Destruction of Indonesia's peatlands to make way for the production of palm oil is leading to a significant increase in greenhouse gas emissions, a problem that will get worse as demand for biofuel grows, Greenpeace reported Thursday.
The Dow slipped and the broader market ended mixed Tuesday, after a choppy session in which investors mulled weaker economic news and lower oil prices ahead of an expected interest rate cut from the Federal Reserve Wednesday.
Stocks struggled for direction late in a choppy session Tuesday as investors held back ahead of an expected interest rate cut from the Federal Reserve Wednesday.
Stocks were mixed Tuesday afternoon, with techs higher and blue chips lower as investors showed caution ahead of an expected interest rate cut from the Federal Reserve Wednesday.
Stocks slipped Tuesday morning as investors stepped back ahead of an expected quarter-percentage point interest rate cut from the Federal Reserve Wednesday.
U.S. stocks eased at the start of trading Tuesday as investors watched the Federal Reserve policy meeting for signs that a rate cut could be coming.
U.S. stocks looked set for a lackluster start Tuesday as investors grew uneasy ahead of the Federal Reserve's highly-anticipated policy statement.
Procter & Gamble Co. posted a better-than-expected 19 percent rise in quarterly profit Friday, helped by cost controls, and announced an acceleration of its share repurchase plans.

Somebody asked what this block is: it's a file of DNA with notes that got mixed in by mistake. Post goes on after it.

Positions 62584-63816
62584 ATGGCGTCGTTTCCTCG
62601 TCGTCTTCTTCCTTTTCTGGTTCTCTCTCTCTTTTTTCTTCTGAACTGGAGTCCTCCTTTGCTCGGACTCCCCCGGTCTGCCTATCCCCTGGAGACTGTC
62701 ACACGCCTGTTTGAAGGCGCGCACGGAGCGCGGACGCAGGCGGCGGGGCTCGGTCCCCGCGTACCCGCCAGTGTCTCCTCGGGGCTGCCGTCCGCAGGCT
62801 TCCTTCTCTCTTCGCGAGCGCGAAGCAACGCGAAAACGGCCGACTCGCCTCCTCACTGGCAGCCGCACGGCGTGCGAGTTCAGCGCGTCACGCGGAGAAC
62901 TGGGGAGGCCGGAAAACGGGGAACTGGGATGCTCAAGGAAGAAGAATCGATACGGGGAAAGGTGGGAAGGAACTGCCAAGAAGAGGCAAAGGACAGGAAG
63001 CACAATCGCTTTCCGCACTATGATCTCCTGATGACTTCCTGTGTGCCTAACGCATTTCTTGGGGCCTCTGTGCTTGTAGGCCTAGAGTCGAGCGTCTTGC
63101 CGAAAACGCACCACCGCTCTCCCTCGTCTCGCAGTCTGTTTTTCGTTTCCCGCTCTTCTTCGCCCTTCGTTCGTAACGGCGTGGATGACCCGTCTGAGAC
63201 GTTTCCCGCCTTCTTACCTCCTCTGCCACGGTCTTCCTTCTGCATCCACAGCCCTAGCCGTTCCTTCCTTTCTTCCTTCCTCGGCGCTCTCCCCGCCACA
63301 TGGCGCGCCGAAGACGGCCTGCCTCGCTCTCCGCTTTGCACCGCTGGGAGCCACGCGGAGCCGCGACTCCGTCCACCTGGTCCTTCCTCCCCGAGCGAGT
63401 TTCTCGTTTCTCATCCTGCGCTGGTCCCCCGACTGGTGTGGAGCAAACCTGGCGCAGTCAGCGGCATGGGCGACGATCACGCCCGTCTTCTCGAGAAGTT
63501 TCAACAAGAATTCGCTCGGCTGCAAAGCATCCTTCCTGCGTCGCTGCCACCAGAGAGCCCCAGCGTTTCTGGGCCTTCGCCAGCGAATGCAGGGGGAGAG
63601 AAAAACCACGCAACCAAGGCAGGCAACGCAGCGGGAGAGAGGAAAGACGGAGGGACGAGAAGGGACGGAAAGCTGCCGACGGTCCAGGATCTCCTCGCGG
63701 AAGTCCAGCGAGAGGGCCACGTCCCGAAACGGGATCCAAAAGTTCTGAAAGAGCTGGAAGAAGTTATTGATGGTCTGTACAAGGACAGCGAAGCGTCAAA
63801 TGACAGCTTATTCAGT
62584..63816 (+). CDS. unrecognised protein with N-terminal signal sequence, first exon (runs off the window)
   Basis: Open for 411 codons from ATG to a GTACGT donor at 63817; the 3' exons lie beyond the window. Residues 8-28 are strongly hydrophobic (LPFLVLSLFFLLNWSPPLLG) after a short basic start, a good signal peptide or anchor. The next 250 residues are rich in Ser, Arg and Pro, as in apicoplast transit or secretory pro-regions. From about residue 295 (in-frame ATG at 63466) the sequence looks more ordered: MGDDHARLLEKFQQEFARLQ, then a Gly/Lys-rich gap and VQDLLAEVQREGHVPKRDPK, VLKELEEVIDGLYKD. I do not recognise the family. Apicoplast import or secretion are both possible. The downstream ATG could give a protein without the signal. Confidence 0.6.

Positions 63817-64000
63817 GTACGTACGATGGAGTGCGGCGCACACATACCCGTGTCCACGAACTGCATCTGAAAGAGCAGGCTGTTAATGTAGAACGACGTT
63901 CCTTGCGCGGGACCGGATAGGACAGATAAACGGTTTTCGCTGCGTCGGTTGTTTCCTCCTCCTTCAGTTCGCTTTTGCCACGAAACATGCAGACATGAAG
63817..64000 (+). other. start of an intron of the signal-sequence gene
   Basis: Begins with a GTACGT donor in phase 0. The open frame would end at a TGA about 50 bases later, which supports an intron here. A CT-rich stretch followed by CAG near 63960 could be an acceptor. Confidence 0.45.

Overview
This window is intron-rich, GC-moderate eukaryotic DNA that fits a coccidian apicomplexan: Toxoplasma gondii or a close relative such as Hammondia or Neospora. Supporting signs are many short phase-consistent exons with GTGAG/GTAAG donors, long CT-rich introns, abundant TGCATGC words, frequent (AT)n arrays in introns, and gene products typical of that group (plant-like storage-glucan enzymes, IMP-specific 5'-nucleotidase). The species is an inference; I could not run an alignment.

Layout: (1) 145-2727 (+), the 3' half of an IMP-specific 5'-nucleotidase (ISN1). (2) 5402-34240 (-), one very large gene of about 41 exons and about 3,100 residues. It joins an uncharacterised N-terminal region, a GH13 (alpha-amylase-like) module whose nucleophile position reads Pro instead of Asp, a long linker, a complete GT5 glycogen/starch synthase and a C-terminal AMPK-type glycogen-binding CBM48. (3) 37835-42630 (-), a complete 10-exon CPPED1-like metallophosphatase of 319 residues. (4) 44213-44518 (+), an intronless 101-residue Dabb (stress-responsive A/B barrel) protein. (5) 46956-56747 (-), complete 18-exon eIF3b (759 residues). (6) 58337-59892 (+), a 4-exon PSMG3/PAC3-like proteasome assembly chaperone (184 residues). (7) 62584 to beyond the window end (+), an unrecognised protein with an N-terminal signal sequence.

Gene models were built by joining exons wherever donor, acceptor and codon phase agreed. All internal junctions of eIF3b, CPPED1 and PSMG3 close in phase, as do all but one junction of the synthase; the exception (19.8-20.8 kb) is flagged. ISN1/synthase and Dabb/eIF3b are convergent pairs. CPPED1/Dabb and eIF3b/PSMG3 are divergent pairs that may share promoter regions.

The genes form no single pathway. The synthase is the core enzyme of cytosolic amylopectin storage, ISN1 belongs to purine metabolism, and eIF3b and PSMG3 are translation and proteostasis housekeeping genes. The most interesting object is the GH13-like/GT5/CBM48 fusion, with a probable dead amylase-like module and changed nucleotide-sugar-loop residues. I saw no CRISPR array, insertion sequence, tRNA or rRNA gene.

U.S. stocks pushed into negative territory at Friday's open after an employment report that was weaker than expected.
Getting back on the bull will be no easy task next week, particularly after the meltdown stock investors endured over the past two days.
The Greenbrier resort in Sulphur Springs, West Virginia, with three golf courses and a spa the size of a football stadium, is a long way from China's factory floors. But in early June, the 229-year-old Georgian-style estate hosted a retreat for dozens of CEOs and other executives from U.S. consumer product companies. And Chinese manufacturing was on their minds.
U.S. bans some Chinese seafood
Auctions in which the highest bid loses may seem like the product of a deranged mind. But for Burlingame, Calif., startup Limbo, it's a brand-new business model - and a marketing tool for major com...
According to market research firm Informa Telecoms & Media, companies will spend more than $11 billion by 2011 to advertise on mobile phones.
Procter & Gamble ranks no. 81 on FORTUNE's Global 500 this year, with $56.7 billion in revenues, up 10.4% from the previous year. The Cincinnati, Ohio-based company was ranked no. 77 on the 2005 list. Its 2005 profits were $7.3 billion, up 12% from a year earlier. 2005 was a banner year for most Global 500 companies.
Diversify, diversify, diversify...most investors have had this investing mantra drilled into their brains by now.
Operating globally involves more than reaching out to far-flung locales for needy customers, low-cost labor, and ready capital. The smartest companies are looking far afield for innovation as well....
Your company may be on top now, but someone somewhere is gunning for you. It's easy for yesterday's revolutionaries to become today's reactionaries, warns management guru Gary Hamel. "The wet cemen...
The stock market has made little headway since the year began. In fact, the Dow is up only 26 points from its 2004 close. The chief reason is that investors are uncertain about the economy.
The complete 2005 list